Fond Memories That Could Have Been
The father or mother in question has stayed aloof from their kind and loving child, often Too Good for This Sinful Earth, a victim of a terminal illness or destined to give their lives for the good of humanity. This is usually due to their cowardly refusal to become emotionally attached to someone they don't believe they can hold onto.
Far too often, far too late, do they realize how much they love their child only as they are about to be lost forever.
In desperation to hold onto what could have been, the parent will plead for departing offspring to stay so that they may spend the quality time together that he was too proud and aloof to make, often accompanied by imagined images of happy memories that could have been. This will be made all the more painful by the child forgiving the parent for their mistakes as they Go Out with a Smile.
- AIR plays this trait painfully straight, as Haruko weeps for her adoptive daughter Misuzu to stay alive, bitterly imagining the times she wished she could have spent with her as she dies in her arms.
- Roy Revant, the aloof adoptive father of the title character of Solty Rei frantically pleaded for his little girl to not go through with the suicidal Heroic Sacrifice to save the planet, even going as far as telling her that he would take her to the amusement park like any father would his daughter. She simply smiles with tears in her eyes, and says that she's happy to have been his daughter, and bravely steps into the shuttle to her doom.
- Some time later, he goes up and finds her.
- In Elfen Lied, Chief Kurama is unable to kill his monster of a daughter at the end, and instead carries her off as an explosive implanted in her body kills them both, his last thoughts being images of him, his deceased wife, and Mariko as a normal family.
- Kaori with Shiori in Kanon. Kaori can't bear to be close to her terminally ill sister and pretends like her sister doesn't exist, so she can stay emotionally distant. This causes Shiori much anguish for years. Only when Shiori has very little time left does Kaori's composure crack and she tries to be the big sister she should have been all along. Fortunately, Ayu's miracle gives them much more time to spend as a family, thankfully averting this trope at the end of it all.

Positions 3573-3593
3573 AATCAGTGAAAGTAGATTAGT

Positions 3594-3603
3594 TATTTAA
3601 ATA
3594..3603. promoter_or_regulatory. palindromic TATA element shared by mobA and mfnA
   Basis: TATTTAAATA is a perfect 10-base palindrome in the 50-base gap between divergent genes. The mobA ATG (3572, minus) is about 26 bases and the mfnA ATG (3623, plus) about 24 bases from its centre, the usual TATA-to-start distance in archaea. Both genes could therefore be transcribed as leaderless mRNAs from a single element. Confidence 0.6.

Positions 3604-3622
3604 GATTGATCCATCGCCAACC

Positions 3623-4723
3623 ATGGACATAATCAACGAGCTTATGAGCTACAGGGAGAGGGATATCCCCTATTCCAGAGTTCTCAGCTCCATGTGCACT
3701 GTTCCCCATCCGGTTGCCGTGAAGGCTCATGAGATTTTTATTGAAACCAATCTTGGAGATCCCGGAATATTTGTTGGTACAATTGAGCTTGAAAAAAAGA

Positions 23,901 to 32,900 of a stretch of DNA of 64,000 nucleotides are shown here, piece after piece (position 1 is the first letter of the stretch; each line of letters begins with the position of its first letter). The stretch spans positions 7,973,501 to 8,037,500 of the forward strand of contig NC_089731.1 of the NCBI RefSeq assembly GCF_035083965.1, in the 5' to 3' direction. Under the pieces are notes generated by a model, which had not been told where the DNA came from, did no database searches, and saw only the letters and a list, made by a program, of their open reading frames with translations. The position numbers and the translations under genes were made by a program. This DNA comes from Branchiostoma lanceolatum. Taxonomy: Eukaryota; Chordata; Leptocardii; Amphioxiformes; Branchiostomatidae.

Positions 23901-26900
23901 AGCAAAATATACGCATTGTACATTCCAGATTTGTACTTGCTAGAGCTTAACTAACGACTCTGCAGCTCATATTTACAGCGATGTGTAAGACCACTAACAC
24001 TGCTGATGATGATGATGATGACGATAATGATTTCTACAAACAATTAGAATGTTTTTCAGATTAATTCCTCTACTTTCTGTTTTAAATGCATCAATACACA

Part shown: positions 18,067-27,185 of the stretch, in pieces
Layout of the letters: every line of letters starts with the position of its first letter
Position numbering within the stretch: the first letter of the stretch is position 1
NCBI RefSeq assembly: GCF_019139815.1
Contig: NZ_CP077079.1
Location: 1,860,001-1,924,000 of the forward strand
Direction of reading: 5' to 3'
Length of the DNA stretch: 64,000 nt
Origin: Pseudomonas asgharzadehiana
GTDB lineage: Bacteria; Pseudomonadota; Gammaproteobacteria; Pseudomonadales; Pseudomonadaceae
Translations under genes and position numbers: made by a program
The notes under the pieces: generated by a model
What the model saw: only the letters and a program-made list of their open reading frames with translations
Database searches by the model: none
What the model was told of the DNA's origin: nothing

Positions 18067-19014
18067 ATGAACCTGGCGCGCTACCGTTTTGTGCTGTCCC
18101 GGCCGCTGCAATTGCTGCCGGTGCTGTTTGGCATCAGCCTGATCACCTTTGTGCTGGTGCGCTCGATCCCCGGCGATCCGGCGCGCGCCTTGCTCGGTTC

- In Angel Beats! it becomes clear that Yui's greatest regret is not having been able to marry because of her paralysis. Once Hinata says he would have married her despite her condition, we see romantic scenes of them meeting and falling in love during their previous lives. This all sounds very nice, but shortly after Yui disappears, finally having found peace in herself.
- Occured twice in the Magical Girl Lyrical Nanoha Movie:
- When her daughter Alicia died, workaholic Precia Testarossa deeeply regretted that they had never been able to spend quality time together. In despair, she used all her knowledge to create a perfect replacement, and thus Fate was born. Unfortunately, even with all her likeliness and memories, Fate turns up into a different individual, causing her mother to go crazy and sees her as a failure, keeping her only as a mere tool in her new plan to resurrect Alicia.